It didn’t take long for word of Diondre Wallace’s emotional moment during an on-camera interview minutes after the Towson football team’s inclusion in the NCAA Football Championship Subdivision playoffs to filter among the players and coaches on Sunday. But it didn’t qualify as a startling revelation.
“That’s him,” defensive coordinator/linebackers coach Lyndon Johnson said. “He’s a very spiritual and emotional guy. He wears his emotions on his sleeves.”
Added senior linebacker Chris Tedder: “He wasn’t the only one. You’ve got to be here to know. We put a lot of work in, and we were just glad to see our work mean we’re in the playoffs.”
Few players have come to embody the No. 16 Tigers (7-4) — who play host to Northeast Conference champion Duquesne (8-3) in a first-round game at Johnny Unitas Stadium in Towson on Saturday at 2 p.m. — like Wallace has. A Baltimore resident who drew serious interest from only a few Football Bowl Subdivision programs before graduating from Arundel, the senior middle linebacker endured three consecutive seasons without earning a postseason appearance prior to Sunday’s unveiling.
“I did get emotional after everything calmed down because it’s been a long ride,” he said. “I’m a senior, and there are teams that don’t have the opportunity we have, and we’re so grateful to be able to do that.”
Wallace has been an impact player since his arrival at Towson, starting the final six games of his freshman year in 2015 and starting 29 of 33 games over the last three seasons. This fall, he ranks second on the defense in tackles with 81 and is the only player on the roster with two forced fumbles, one full sack and one interception.
“His voice makes a difference on defense, and his leadership, too,” Tedder said. “Without that, we wouldn’t be who we are out there.”
Johnson, a former assistant coach at Connecticut and Maryland, spends many nights in his office until midnight or so and tends to sleep there on an air mattress. He said he can count on at least two of those nights involving hour-long strategy sessions with Wallace and Tedder.
That work ethic spills over to the practice field, according to Johnson.
“He’s a kid that I don’t have to say things twice to get him to work hard,” he said. “He’s always going to be a guy who is at the front of the line in all of our drills and he’s going to give me great effort when we do our individual technique and development periods. He’s a guy that’s going to work at it. I don’t have to yell and scream to get him motivated. So in that regard, you always want that as a coach. As long as a kid is willing to work, you can work with that.”
Wallace cites former Tigers and current San Francisco 49ers defensive end Ryan Delaire as an influence. And he has struck up friendships with former Ravens linebacker Ray Lewis and former Gilman graduate and current New York Jets linebacker Brandon Copeland to help hone the finer points of leadership.
Wallace, who is majoring in criminal justice, also finds time to get involved with the community. He has volunteered at area youth football clinics around the area, visited children at the Johns Hopkins Children’s Center in Baltimore, and read stories to children at five elementary schools in Baltimore and the surrounding counties.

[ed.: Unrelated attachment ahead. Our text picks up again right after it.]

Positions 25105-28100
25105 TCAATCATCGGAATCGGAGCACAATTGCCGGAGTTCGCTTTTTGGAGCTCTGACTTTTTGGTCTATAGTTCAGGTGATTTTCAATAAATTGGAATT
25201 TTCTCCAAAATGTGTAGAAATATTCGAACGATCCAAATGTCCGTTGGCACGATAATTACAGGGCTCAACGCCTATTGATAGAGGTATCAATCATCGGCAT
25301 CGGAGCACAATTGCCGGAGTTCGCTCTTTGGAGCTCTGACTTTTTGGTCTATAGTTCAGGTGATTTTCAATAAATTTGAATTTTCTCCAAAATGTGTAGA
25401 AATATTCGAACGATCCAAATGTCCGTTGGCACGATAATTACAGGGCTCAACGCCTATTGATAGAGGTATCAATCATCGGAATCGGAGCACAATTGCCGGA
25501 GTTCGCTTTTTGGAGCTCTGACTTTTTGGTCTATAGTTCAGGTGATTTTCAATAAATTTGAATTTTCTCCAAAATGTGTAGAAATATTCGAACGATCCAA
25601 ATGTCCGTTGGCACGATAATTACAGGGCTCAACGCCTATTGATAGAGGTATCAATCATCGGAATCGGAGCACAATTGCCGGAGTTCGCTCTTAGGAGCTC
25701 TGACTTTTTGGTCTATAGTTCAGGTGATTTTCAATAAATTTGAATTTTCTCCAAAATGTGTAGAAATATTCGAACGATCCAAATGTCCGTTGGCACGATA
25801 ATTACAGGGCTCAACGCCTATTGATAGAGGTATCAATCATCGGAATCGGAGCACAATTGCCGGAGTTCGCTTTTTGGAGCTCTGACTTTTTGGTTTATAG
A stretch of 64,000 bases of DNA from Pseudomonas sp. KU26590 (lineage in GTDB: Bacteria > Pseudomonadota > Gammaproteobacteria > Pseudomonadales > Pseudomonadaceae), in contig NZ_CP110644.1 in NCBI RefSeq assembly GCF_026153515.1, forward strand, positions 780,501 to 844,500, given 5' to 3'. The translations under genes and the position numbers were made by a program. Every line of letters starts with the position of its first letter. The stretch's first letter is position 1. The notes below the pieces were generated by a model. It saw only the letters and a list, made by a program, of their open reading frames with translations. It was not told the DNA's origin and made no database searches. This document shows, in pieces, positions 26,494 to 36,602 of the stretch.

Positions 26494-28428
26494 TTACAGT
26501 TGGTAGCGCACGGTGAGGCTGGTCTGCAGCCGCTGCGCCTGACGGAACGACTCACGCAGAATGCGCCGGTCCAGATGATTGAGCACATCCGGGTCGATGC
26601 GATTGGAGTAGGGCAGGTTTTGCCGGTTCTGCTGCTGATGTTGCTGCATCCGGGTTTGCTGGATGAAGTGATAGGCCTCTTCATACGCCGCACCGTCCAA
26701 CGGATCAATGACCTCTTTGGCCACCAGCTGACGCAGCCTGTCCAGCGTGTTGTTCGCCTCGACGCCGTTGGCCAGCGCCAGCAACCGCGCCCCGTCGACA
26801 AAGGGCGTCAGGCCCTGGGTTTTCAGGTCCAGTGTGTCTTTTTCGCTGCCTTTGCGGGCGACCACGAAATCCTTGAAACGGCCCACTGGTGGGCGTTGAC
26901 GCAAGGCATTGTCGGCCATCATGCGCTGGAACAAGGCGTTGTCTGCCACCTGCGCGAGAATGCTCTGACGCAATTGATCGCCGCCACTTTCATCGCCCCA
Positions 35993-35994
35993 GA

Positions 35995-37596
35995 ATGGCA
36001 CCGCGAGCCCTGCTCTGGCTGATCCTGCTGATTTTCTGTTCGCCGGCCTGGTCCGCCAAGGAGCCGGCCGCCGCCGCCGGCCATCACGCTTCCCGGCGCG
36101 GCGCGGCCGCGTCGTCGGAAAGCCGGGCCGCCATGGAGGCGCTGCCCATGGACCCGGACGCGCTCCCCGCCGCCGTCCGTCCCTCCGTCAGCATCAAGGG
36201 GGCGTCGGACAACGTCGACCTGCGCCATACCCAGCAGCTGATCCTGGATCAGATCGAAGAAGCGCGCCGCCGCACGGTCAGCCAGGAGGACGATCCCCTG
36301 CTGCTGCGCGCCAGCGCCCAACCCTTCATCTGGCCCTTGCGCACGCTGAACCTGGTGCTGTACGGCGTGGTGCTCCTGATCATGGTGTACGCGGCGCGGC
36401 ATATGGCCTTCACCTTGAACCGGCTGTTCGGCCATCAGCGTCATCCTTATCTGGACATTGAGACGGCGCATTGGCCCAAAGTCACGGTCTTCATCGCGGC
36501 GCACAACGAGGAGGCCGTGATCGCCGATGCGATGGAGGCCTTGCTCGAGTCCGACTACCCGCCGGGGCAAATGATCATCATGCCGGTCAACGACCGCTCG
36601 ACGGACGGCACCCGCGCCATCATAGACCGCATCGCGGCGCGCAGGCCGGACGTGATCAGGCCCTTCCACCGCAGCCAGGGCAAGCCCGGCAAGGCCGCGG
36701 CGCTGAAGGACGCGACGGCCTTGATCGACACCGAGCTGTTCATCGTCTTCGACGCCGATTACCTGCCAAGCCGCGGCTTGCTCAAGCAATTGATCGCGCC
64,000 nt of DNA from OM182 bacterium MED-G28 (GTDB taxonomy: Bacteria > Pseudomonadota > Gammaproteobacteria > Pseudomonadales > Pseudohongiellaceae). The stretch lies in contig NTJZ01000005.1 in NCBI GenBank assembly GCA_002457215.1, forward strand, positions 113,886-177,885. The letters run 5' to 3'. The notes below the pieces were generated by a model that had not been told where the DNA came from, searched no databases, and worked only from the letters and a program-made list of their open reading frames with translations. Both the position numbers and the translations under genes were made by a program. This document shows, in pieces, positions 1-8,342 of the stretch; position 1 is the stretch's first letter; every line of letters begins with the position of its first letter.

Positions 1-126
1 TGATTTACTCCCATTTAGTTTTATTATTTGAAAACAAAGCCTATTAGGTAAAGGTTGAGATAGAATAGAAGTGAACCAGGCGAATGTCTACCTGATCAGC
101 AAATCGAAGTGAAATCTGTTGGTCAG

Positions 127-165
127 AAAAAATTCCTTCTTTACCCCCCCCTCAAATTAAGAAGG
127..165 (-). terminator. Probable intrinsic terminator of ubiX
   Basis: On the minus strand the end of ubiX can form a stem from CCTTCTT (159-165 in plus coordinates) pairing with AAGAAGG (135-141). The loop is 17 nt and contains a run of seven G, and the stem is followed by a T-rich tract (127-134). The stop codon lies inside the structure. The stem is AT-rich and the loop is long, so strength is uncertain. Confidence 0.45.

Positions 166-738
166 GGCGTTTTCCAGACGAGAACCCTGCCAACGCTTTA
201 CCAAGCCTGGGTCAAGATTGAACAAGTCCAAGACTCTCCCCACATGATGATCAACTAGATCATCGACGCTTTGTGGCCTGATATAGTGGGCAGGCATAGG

One of his trips to Johns Hopkins in September 2017 included meeting Colin O’Hara, a 5-year-old boy from Bel Air who has battled an immune deficiency and needed a second bone marrow transplant. Colin’s mother, Samantha O’Hara, said a mutual friend connected her son to Wallace, who brought a football signed by every Towson player.
“It was very sweet,” Samantha O’Hara said, adding that Colin, now 6 and a Ravens fan, returned to his first-grade class at Emmorton Elementary School at the start of the school year. “Colin still has that football on his nightstand. It was really nice to have that support and know that he took the time out and had the players sign it and told them about Colin and our story. It was just very special to know that we had that support and the people praying for him.”
Colin’s battle hit home with Wallace, who lost a brother, Darien Davis, to terminal brain cancer in 2003 and a sister, Rykell Wallace, to breast cancer in 2011.
“There are obviously things that we can’t control, but if you can put a smile on someone’s face or show someone that you care about them, it just means the world,” Wallace said. “When you see these kids’ faces when you stop by to say hello or see how they’re doing, it means the world to them.”
Wallace hopes to make the leap to the NFL, and Johnson said the linebacker has the physicality of former Huskies and Washington Redskins linebacker Alfred Fincher, the speed of former Connecticut and Canadian Football League (CFL) linebacker Maurice Lloyd, and the football IQ of former Terps and CFL defensive end Kenny Tate.
Wallace’s strongest selling point, according to Johnson, is his 6-foot, 233-pound frame.
“That’s hard to find — guys that can run and still have the girth that you need at the point of attack,” Johnson said. “It’s a tough combination, especially now in this day and age when the game has changed where everybody is running the spread or hurry-up play. As the linebackers get smaller and smaller, it’s hard to find the guys that are a little bit thick in the body and can still run at the same time, and he has that quality.”
Joining Tigers players like Delaire, Pittsburgh Steelers safety Jordan Dangerfield and New Orleans offensive tackle Jermon Bushrod is the next dream for Wallace, but he said his top priority is helping the team get past Duquesne.
“We don’t want to look past anybody because Duquesne is a great football team and made the playoffs for a reason,” he said. “So we respect them, and we respect what their program has to offer. We want to make sure that we’re focused on getting better and getting ready for Saturday.”